How do you feel the sound of Glory is different from Ignorant Art or The New Classic?
Well, it kind of experiments with the kind of feel that I think Ignorant Art and The New Classic are naturally. I just started working on a new project called Trap Gold, and that’s really experimental. But Glory is all about trying to make songs that have traditional song structure and exploring and collaborating with other artists. I wanted to try to see if I could write the kinds of songs that I always hear on the radio, and that’s not really what I usually do. It’s a little bit more mainstream than a traditional hip-hop record. It’s not really experimental with sound, but I had a lot of fun making it. I’m proud of it and I think I did a good job with it.
But I’m going fairly extreme in making Trap Gold. It’s kind of like I walk in the studio and start making crazy shit that sounds like nothing at all that’s on the radio, or that any kid would probably ever want to listen to. I feel like I’ve been all the way left and now I want to go all the way right. I just really want to be able to do that, and I really want to be able to explore the two extremes before releasing The New Classic, and hopefully I can find some kind of a middle ground.
So Trap Gold is going to come out before The New Classic? + Wait There Is More
Yeah, Trap Gold is coming out really soon. Like, way sooner than anybody would think. But we all decided I wasn’t going to say when it’s coming out, because I wanted some identity with Glory. Because of my label mishap situation, a lot of the music I recorded earlier in the year kind of got stuck. Stuck in a hole is what it felt like. There were so many people involved in the project production-wise, and people that I was working with label-wise kept pressuring me to try to get the music out. It became like I felt like this mixtape was held hostage.
Now with Trap Gold, we all said the only people working on it are me, my friend Christian who I do absolutely everything with, and Diplo and that’s it. Nobody else is working on it. We’re going to put it out, and nobody can fucking stop us. We have this timeline of when we’re getting it done, and it’s really quick, but it’s already August, so I’m working on it every single day. So all I can really think about is I just need to get it done. I loved Glory, but I didn’t feel the same creative kind of freedom as what I did with Trap Gold. With Trap Gold, I just kind of tried to make it, and I don’t want to think about who is expecting it or what anybody is going to think about it.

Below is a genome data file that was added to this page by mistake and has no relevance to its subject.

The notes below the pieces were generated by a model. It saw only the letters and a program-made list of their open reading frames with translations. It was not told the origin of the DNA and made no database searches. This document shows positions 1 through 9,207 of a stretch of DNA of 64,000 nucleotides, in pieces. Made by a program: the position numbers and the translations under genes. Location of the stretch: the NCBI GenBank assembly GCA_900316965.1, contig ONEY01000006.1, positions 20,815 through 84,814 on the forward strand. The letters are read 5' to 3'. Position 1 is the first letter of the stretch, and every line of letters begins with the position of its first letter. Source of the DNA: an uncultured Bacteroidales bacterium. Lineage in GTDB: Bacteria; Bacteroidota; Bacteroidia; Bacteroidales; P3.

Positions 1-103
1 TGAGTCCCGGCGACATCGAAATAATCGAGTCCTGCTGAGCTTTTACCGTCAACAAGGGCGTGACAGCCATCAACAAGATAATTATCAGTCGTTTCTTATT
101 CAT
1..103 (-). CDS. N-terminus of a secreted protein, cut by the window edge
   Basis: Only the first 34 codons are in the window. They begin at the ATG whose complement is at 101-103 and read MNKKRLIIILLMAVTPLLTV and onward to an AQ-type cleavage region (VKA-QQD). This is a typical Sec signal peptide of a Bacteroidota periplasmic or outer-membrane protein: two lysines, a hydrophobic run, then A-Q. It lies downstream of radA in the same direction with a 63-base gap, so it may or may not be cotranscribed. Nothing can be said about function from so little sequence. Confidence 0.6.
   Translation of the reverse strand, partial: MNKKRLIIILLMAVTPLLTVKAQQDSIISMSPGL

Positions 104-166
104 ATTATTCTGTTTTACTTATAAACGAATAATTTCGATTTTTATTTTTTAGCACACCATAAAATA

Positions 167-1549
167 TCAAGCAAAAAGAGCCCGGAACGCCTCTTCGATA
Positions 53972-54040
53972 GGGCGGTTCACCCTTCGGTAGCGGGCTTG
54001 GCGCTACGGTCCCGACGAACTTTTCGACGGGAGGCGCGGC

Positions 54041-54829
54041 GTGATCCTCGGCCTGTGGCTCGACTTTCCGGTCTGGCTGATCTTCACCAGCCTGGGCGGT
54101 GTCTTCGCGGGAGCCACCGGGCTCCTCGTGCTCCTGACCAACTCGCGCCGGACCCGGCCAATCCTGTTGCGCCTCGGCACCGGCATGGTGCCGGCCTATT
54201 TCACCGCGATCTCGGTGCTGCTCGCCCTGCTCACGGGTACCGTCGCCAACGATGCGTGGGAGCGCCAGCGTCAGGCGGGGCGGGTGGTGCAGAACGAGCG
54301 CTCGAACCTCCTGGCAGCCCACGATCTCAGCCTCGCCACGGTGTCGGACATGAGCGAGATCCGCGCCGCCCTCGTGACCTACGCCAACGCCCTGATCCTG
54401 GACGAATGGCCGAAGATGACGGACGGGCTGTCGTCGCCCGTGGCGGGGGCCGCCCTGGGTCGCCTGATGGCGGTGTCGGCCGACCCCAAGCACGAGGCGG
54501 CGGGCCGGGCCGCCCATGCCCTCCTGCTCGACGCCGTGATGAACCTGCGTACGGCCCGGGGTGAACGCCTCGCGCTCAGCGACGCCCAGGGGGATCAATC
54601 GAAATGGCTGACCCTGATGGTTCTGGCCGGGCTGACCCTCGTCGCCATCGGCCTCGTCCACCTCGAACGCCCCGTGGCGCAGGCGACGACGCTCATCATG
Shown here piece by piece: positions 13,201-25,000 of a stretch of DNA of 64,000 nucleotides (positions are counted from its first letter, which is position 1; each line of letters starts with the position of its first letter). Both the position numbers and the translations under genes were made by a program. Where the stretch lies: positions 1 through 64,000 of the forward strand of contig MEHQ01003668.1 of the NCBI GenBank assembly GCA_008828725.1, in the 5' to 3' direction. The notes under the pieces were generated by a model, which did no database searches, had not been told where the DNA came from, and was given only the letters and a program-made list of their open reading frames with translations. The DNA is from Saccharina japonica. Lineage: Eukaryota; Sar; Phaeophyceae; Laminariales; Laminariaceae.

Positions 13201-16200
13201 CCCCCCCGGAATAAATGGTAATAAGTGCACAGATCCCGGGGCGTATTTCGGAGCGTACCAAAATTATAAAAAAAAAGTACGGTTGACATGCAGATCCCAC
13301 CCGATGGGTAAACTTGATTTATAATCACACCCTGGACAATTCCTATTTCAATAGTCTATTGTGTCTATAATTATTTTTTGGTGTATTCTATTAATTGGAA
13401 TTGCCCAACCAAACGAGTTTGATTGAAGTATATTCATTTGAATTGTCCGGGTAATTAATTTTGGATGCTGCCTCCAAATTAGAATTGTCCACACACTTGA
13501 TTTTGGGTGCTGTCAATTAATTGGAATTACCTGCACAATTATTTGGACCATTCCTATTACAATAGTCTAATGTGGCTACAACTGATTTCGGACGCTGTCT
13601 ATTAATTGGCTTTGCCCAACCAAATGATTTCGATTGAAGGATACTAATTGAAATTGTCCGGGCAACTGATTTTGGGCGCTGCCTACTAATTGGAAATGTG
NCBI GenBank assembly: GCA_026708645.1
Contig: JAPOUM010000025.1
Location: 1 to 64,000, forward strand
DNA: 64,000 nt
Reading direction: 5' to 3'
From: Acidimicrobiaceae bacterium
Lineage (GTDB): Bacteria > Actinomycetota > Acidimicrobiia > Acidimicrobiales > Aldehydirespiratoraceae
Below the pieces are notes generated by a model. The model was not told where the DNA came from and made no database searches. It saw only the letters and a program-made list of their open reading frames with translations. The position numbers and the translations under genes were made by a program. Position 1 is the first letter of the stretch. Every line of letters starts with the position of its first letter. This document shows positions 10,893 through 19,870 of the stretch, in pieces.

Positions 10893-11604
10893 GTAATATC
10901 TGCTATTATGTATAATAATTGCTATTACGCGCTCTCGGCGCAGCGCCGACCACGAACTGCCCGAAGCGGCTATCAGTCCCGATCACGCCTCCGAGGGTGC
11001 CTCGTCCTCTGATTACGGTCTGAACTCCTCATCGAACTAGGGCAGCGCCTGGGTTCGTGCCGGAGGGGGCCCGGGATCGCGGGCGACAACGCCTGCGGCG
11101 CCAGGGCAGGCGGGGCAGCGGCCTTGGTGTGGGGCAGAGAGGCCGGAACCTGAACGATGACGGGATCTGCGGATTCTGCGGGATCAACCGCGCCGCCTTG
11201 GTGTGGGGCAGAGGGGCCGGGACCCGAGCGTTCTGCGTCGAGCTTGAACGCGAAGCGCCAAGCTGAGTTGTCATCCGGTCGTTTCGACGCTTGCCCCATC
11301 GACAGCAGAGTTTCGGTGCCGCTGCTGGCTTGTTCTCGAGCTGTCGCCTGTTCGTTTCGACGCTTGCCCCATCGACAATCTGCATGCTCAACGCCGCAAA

That’s what I did with Ignorant Art. I put it out when it was ready. There wasn’t a countdown or a release date, or collaboration with a website to put it out, or signing off, or any of that shit. I’m not doing it. I’m just going to put it out, and you’ll learn the date it’s out, but I’m not going to tell anybody until it’s just out.
Is that label pressure you mentioned part of why you switched from Interscope to Grand Hustle?
Yeah, definitely. I mean, even when I was with Interscope I was still with Grand Hustle, but that’s why I left the whole Interscope situation. Grand Hustle is more like a family. Eventually I will get a major distribution deal through Grand Hustle, and I will release my album like that.
+ Wait There Is More
Sam: You’ve received an ample amount of buzz since bursting on the scene. Why do you think that has been?
Iggy: I don’t think there are any Female rappers that sound like this sound, or are from where I’m from or [share] my story.
A lot of people like to just follow me on the music, but in this day and age people have an interest in the overall person, their overall package.
A lot of the fascination with me is “where the hell did she come from?”. That sort of thing helped me out.
Sam: You mentioned where you came from and a little about your back story. For those that aren’t in the know, what is your back story? Tell us a little about yourself.
Iggy: I’m Australian. I come from a really small town in Australia. I grew up on the beach. (Laughs) I was kind of a wild child.
I came to America when I was sixteen to try and be a Rapper and during that time I lived in like a million different cities, just learning from some of the best songwriters- just learning how to write.
Eventually I moved to LA and put out a song called Pu**y. I put out a video for it and I guess the rest is history.
Sam: Your debut album, The New Classic is set for release this year, what can fans expect from it thematically?
Iggy: I don’t know. I feel like I’m still experimenting, trying to figure out exactly how it’s going to sound.